Europe's police see new migrant trafficking links in established crime networks

Organized crime networks are making new connections as they jump into the lucrative business of smuggling migrants, the operations chief for Europe's top law enforcement agency said Thursday.

Fighting them has become a major preoccupation for European investigators, said Wil van Gemert, Europol's deputy director for operations.

"In trying to transport people from one place in southern Europe to the north of Europe ... organized crime groups are linking to each other. Part of them are responsible for the first transfer into, let's say, Germany, and then onwards to Sweden," van Gemert told The Associated Press. He spoke on the sidelines of a joint conference with Interpol that gathered law enforcement representatives from 50 countries to discuss how to join forces against the smuggling networks.

"We have to agree who is doing what and when," van Gemert said.

Advertising on social networks and web links, the networks promise safe passage to Austria, Germany, Sweden and Norway, said Gerald Tatzgern, head of Austria's federal unit combatting human trafficking.

"They show pictures, photos from dead children" and offer themselves as a safe alternative, he said.

The syndicates from throughout Europe, with backgrounds in drugs, money laundering or other illicit trade, cooperate in moving people northward. And, with no political agreement in Europe on how to cope with the human tide, the refugees see few options.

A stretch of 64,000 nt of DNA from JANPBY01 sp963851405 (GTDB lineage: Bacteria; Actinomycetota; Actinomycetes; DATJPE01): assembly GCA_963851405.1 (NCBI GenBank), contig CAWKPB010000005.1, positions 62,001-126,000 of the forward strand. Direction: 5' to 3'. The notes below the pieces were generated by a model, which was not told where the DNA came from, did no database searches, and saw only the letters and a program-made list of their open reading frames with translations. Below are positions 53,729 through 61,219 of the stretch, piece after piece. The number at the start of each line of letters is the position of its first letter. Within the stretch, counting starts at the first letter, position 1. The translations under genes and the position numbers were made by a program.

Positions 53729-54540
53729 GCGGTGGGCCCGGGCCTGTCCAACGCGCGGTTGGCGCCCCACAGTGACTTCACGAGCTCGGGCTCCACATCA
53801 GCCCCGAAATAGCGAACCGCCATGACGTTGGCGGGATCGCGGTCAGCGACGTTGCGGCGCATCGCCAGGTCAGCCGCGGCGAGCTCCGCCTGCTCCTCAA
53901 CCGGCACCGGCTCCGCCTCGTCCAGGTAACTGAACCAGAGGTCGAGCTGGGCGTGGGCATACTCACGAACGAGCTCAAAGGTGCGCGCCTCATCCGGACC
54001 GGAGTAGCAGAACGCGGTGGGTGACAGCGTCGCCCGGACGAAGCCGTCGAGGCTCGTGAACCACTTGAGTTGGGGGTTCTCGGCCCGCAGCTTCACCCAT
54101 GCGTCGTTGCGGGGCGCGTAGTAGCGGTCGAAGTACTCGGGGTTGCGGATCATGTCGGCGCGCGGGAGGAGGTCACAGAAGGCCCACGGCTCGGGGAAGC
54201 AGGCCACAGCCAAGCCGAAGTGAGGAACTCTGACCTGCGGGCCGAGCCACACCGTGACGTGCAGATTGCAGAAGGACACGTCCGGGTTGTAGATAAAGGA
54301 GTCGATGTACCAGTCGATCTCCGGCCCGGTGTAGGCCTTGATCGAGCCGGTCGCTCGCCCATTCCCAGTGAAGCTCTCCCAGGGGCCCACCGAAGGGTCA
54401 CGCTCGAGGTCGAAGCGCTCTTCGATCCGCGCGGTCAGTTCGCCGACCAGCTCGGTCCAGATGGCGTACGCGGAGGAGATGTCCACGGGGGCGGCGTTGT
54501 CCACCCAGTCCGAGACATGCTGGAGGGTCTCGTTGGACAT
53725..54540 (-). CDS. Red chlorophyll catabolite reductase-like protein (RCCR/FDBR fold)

"They are so many that the human smugglers just open doors of cars for example, or lorries, and say 'If you don't pay me enough, go away. I have hundreds of thousands willing to be smuggled,'" Tatzgern told AP.

Juergen Stock, Interpol's secretary general, said law enforcement agencies are working with social networks, trying "to find new ways to limit the use of these social media as a facilitator also for criminal activity."

The criminal networks stretch as far as the migrants want to go.

"If you look at the investigations, it's not only about source countries or transit countries. It's also about destination countries. You have seen arrests in Germany, Denmark," van Gemert said.

On Thursday, Finland's Border Guard announced the arrest of 15 people suspected of trafficking migrants from Turkey to Sweden to Finland.